Woo2

Registered User
Apr 30, 2019
2,653
South East
Great update :) all sounding pretty positive , let’s hope he plans to stay and maybe even do some Colouring .
 

imthedaughter

Registered User
Apr 3, 2019
475
Thanks @canary and @annielou ooh and @Woo2 I know it's been over a year but bearing in mind it took until November to get a diagnosis and he had some falls (possibly small strokes), it's been a bit up and down, but he does seem more settled lately. And he seems to be accepting carers a lot more and less thinking he's in a military dorm or whatever.

Husband is quite impressed but now we are wondering what's happened to Liam? :rolleyes:
 

imthedaughter

Registered User
Apr 3, 2019
475
I've been trying to get Dad's finances assessed before he runs out of money, as suggested by many on here and advised by his home. It's taken weeks but I finally heard back from the council saying he can't be assessed, he doesn't have a social worker (he's self-funding so, no, he doesn't).

So the financial assessor has requested a SW be assigned to his case and they will assess his care needs and then finances. Then I started worrying that the SW might say Dad could manage on his own (which is what they said before, essentially, although they recommended extra care and help with medication) so I called the home just to give them an update and they very firmly refuted my fears, saying he's not even dressing himself properly, doesn't take meals or medication without prompting and has stopped even trying to go out - there's no way he could fend for himself. I know that's not good but I do feel relieved.

The bad news is that it's not really a dementia home, and the council may say he needs to be placed in one. I'd rather he didn't have to move but I am aware that he could need to be moved in the future anyway as he declines further.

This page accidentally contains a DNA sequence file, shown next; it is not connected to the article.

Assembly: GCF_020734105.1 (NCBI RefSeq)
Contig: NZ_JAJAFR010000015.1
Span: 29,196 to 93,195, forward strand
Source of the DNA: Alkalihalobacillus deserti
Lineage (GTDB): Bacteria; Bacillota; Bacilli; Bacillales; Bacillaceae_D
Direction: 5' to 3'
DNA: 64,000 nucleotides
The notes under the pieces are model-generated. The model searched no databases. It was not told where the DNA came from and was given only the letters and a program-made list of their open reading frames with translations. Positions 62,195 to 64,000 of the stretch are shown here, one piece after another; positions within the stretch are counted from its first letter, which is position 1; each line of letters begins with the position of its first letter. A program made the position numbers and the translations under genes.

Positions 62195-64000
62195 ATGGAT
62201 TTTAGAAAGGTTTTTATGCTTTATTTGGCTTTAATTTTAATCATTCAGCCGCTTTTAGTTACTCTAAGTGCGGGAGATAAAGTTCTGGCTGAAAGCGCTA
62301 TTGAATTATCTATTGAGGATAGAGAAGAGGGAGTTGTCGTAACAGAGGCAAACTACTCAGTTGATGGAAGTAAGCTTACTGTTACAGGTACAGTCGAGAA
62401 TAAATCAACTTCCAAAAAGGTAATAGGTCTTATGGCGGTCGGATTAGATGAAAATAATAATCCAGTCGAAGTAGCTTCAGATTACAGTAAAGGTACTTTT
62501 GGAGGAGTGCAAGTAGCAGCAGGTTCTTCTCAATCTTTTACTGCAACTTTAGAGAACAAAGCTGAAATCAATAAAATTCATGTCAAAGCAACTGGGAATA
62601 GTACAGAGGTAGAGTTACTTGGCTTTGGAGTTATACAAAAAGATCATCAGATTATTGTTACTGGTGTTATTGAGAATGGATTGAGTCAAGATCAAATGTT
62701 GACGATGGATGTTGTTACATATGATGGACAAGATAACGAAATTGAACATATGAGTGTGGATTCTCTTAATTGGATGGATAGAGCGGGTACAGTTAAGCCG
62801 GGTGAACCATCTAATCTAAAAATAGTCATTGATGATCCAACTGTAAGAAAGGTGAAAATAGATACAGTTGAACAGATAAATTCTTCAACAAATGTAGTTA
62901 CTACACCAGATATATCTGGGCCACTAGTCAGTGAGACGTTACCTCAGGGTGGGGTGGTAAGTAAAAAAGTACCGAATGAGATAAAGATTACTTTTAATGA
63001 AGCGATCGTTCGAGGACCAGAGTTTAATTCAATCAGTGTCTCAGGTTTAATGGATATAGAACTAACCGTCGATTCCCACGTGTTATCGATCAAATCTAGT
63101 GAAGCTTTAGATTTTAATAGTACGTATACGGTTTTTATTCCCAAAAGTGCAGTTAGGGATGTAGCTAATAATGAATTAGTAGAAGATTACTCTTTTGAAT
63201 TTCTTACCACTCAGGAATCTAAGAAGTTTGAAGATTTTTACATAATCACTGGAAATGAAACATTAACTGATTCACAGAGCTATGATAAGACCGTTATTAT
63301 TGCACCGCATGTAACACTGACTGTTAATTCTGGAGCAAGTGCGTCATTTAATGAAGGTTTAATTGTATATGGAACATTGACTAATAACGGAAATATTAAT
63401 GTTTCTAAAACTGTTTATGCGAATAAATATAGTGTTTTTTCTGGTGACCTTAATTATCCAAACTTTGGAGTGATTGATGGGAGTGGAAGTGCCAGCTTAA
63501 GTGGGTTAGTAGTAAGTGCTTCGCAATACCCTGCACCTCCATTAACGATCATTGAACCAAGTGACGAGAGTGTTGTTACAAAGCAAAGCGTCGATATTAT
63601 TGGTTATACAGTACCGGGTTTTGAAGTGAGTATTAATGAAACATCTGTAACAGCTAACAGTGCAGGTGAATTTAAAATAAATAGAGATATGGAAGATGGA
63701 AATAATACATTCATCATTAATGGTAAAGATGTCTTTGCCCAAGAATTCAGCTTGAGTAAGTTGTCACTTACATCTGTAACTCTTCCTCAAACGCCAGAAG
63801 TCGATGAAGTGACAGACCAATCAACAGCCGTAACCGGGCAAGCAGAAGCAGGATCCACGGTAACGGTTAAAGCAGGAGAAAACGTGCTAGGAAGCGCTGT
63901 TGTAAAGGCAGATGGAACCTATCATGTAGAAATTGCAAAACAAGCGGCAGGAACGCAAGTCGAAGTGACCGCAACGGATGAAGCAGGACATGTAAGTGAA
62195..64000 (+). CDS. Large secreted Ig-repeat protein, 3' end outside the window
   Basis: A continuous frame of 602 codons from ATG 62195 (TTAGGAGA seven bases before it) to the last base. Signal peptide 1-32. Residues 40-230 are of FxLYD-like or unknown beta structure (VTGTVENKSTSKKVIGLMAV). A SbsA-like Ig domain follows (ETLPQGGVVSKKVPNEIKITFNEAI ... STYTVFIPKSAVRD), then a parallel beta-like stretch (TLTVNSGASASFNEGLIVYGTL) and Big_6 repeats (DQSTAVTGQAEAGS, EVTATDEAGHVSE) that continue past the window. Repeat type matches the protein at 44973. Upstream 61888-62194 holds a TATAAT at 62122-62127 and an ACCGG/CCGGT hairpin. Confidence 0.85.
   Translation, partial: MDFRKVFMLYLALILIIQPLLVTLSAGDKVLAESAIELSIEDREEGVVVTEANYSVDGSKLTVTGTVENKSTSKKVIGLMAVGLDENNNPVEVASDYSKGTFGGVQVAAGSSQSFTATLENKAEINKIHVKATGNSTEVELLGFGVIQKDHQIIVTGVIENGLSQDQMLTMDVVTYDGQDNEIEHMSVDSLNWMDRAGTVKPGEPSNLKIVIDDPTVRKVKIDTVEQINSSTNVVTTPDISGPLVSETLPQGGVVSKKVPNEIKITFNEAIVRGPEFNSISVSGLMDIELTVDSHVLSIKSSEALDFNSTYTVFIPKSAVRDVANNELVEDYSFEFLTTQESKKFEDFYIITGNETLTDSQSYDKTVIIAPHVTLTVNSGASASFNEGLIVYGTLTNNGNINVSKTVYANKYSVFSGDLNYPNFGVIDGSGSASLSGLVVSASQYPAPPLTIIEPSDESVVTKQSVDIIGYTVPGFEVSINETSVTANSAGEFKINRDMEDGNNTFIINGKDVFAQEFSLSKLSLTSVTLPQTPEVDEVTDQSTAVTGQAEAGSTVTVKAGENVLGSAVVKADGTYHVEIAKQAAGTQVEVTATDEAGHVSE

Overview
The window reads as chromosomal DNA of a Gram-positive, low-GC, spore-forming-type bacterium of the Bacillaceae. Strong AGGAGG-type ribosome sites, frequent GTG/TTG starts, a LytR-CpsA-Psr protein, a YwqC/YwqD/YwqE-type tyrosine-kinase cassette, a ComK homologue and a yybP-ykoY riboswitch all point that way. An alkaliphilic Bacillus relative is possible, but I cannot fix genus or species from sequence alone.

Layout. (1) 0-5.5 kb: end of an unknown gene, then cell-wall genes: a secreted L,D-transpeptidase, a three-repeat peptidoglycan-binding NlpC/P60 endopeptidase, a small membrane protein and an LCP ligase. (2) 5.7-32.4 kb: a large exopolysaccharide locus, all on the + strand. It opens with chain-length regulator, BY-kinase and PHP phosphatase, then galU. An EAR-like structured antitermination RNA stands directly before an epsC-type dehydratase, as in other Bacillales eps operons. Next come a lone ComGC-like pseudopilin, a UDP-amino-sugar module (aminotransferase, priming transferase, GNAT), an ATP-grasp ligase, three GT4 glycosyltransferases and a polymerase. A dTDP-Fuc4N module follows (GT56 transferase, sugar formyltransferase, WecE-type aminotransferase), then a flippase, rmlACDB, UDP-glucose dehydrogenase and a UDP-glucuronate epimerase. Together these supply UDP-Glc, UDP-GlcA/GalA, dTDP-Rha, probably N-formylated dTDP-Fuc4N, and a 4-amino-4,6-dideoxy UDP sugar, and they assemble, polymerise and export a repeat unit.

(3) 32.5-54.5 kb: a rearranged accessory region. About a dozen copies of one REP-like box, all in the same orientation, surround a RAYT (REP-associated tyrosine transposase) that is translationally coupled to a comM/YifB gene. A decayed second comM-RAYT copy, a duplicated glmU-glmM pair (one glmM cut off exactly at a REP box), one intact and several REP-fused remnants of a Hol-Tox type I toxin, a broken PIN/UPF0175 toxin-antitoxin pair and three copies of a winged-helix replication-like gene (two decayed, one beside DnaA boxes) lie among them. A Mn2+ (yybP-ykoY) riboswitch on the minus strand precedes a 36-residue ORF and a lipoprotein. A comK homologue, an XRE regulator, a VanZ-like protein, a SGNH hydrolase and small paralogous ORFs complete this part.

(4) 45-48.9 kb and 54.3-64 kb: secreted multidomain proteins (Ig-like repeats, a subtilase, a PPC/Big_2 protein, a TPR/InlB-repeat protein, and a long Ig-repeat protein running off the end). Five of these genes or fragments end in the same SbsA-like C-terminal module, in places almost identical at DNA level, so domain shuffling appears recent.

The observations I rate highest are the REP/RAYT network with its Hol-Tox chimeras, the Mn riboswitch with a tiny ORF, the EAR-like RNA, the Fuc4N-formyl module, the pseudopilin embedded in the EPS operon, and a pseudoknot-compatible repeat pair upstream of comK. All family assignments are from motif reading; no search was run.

While I was on the phone the manager told me that Dad had come down the other day in the morning and told her that they'd been fishing this morning and he'd ordered a pike for dinner. Had it arrived? As it happened, it was fish for dinner that day so the carer said, oh yes it's arrived, thank you.

Bearing in mind dad's information retention is severely challenged these days none of them expected to hear about the pike again but when fish was duly served up for dinner, another resident asked what kind of fish it was and dad piped up with 'It's pike!' And he declared it delicious, which is the first time he's said anything nice to the staff about the food (even though it's perfectly nice).

Apparently Dad added that you can only get this pike once a year, so we look forward to 'pike day' next year.

I don't eat fish so I was unaware that apparently pike is not a popular eating fish? I was wondering where on earth he got these ideas from but now I'm thinking he's watching cooking shows or fishing programmes on TV and 'ordering' food from it...
 

jugglingmum

Registered User
Jan 5, 2014
5,859
Chester
That made me smile.

I think in this country Pike is rarely eaten, and it is expected when fishing you put them back but I understand in Poland it is the traditional Christmas dish - son had a polish lad in his class.
 

annielou

Registered User
Sep 27, 2019
1,638
Yorkshire
Hope the assessments go ok and don’t take too long as SS do seem to work slowly don’t they.
Glad the home put your mind at rest that they think your dad requires a home as they’ll be able tell SW same.
Maybe if not a dementia home but they are happy to keep dad as things are SS may decide to let him stay, possibly if cheaper than a dementia home they may agree more readily.
Its good to hear your dad seems to be settling more still. The pike story made me smile too. 😀There are a few fishing programmes on tv nowadays and lots of cooking ones so you’re probably right he saw it on tv. Nice he complimented them on it.
 

imthedaughter

Registered User
Apr 3, 2019
475
That made me smile.

I think in this country Pike is rarely eaten, and it is expected when fishing you put them back but I understand in Poland it is the traditional Christmas dish - son had a polish lad in his class.
Well it's still early but I've learned something already! Thank you!
 

Sarasa

Registered User
Apr 13, 2018
1,697
Someone on professional MasterChef cooked pike last year. Apparently it was traditional in his part of France. Marcus Waring said it was an acquired taste, so I wonder what the residents would have thought if your dad had really got them one. I love the way the brain can come up with these ideas, and it sounds like the home managed your dad and his expectations really well.